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Transcript
Minister for the Environment and Heritage
Senator the Hon. Ian Campbell

21 June, 2005
Interview with Fran Bailey on Radio National Breakfast program

International Whaling Convention, Korea


Announcer:
Let's talk whales now because as we discussed yesterday, of course, the situation for the minke, the humpbacks and the fin whales is about the take a serious turn for the worst, possibly, after a meeting of the International Whaling Commission that's going on this week in South Korea - as we've just been hearing on AM. Australia and Japan have been locked in a bitter struggle for the votes of a host of smaller nations as the latter throws everything into eventually overturning the international moratorium on commercial whaling. That lobbying effort will take a few more years, Japan certainly doesn't have the number for a total overthrow of the ban of commercial whaling at this meeting. But in the meantime, as we've heard, Japan will increase its whaling catch this year under the guise of scientific whaling and amongst its haul will be 50 humpback whales. Australia's Environment Minister is Senator Ian Campbell - he's at the meeting in Ulsan in South Korea. Minister, welcome to Radio National.

Senator Campbell:
Good to be with you, Fran.

Announcer:
I want to get to the current lot of votes that we have just been having overnight. Yesterday John Frizell from Greenpeace was fairly pessimistic about how the numbers were going to line up at this International Whaling meeting. Now Japan's fallen at the first hurdle with its attempt to establish secret ballots and its attempt to get rid of some of the conservation processes in place. Is that a good sign in terms of Australia's hopes for the big questions at this meeting?

Senator Campbell:
I think the old hands at the meeting - people like former New Zealand Deputy Prime Minister Jim McLay and Prime Minister Sir Geoffrey Palmer - told me last night it had been a terrific day for the conservation nations. They were both very praise-worthy of Australia's role but the reality is that we have on the horizon, or effectively coming into land at Ulsan Airport potentially today, three or four nations who - the 'old hands' as I would call them - the IWC International Whaling Commission watchers say are very likely to vote with Japan. I think, very sadly for Australia, Nauru is potentially one of those nations. I think Australian's would share with myself and Alexander Downer and our Prime Minister a very deep concern for Nauru's future that we find out that they have decided to join a push led by Japan.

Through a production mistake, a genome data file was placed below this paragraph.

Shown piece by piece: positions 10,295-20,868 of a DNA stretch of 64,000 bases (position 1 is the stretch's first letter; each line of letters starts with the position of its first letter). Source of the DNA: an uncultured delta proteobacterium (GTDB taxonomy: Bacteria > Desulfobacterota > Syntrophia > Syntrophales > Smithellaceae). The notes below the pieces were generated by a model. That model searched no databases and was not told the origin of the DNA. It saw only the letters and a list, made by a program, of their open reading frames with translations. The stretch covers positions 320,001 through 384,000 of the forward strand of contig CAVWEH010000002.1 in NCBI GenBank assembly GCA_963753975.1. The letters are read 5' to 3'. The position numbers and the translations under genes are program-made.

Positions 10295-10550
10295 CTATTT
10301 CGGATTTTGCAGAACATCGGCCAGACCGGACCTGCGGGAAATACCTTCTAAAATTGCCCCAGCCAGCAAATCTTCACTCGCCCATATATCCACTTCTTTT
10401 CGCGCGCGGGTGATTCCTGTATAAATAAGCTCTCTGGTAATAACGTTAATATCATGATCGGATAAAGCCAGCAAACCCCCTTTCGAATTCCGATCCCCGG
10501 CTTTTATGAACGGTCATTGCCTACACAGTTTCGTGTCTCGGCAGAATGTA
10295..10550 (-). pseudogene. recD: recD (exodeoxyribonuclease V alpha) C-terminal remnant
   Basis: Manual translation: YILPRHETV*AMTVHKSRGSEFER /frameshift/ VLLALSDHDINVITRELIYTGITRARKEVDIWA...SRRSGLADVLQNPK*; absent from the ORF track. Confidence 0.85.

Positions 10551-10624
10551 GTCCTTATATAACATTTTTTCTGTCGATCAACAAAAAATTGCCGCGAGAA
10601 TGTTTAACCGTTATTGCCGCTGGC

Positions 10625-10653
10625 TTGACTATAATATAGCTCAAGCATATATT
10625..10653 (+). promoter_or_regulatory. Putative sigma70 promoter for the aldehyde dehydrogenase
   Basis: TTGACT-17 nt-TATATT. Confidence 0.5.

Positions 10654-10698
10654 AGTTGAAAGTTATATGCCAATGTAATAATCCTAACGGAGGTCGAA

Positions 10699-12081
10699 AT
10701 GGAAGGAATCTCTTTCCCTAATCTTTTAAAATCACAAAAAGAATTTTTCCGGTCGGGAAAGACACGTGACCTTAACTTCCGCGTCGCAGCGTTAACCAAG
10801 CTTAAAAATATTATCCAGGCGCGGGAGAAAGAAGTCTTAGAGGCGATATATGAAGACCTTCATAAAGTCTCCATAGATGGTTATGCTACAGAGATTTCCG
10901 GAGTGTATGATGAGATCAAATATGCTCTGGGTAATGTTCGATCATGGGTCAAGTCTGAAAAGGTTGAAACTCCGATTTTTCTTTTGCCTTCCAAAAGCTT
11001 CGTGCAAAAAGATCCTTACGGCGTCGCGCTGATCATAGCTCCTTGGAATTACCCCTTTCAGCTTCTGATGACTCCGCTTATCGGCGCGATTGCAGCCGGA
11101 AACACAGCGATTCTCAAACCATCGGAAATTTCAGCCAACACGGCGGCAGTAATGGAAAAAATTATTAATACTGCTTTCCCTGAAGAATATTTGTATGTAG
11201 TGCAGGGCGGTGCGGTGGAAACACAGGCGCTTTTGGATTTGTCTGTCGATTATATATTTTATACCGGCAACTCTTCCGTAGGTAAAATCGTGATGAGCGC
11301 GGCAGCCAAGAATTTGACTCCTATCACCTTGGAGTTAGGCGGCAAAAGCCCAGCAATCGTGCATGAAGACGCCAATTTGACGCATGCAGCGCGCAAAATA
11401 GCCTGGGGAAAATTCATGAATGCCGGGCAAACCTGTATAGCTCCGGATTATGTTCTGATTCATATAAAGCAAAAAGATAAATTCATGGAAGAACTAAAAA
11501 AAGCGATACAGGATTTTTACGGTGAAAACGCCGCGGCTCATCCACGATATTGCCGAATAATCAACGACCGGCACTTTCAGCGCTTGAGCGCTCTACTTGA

Announcer:
Is that definite? Have you talked to the people of the Nauru delegation?

Senator Campbell:
No, look Alexander Downer has been trying to communicate with them and, as I understand it, he's put the Australian case to them through formal channels. I am literally waiting at the Commission for the Nauruans to turn up so I can talk with them.

Announcer:
It is disappointing, as you say, we have strong aide ties with Nauru; we give them a lot of support. I mean how much pressure has been brought to bear on that country, to not do this, not vote to open up whaling again?

Senator Campbell:
Well the very fact they've joined the IWC would have to ask - when Nauru have so many issues that needed attention at home - why they would choose to join this international body, the main function of which is to control whaling and conserve whales, why they would get involved? You'd have to ask yourself seriously the questions. I think the real questions today, Fran, we had some real important wins yesterday but we have these three or four other votes potentially on the horizon that could swing things today. And today is the day where the ballot will be about does the world move back towards reopening commercial whaling? And it's not just about Japan, Norway and Iceland. If we have a majority vote for this it would ultimately lead to any nation in the world wanting to get back into commercial whaling. I think the real question on the ballot today is: is the International Whaling Commission really the body that is capable of being the international forum that regulates this incredible conservation of a very important species? That's the real ballot. The longer I've spent here on the ground in Ulsan - I've spent a whole year dealing with these issues now - the more I wonder whether the IWC is a body that's suitable for this task.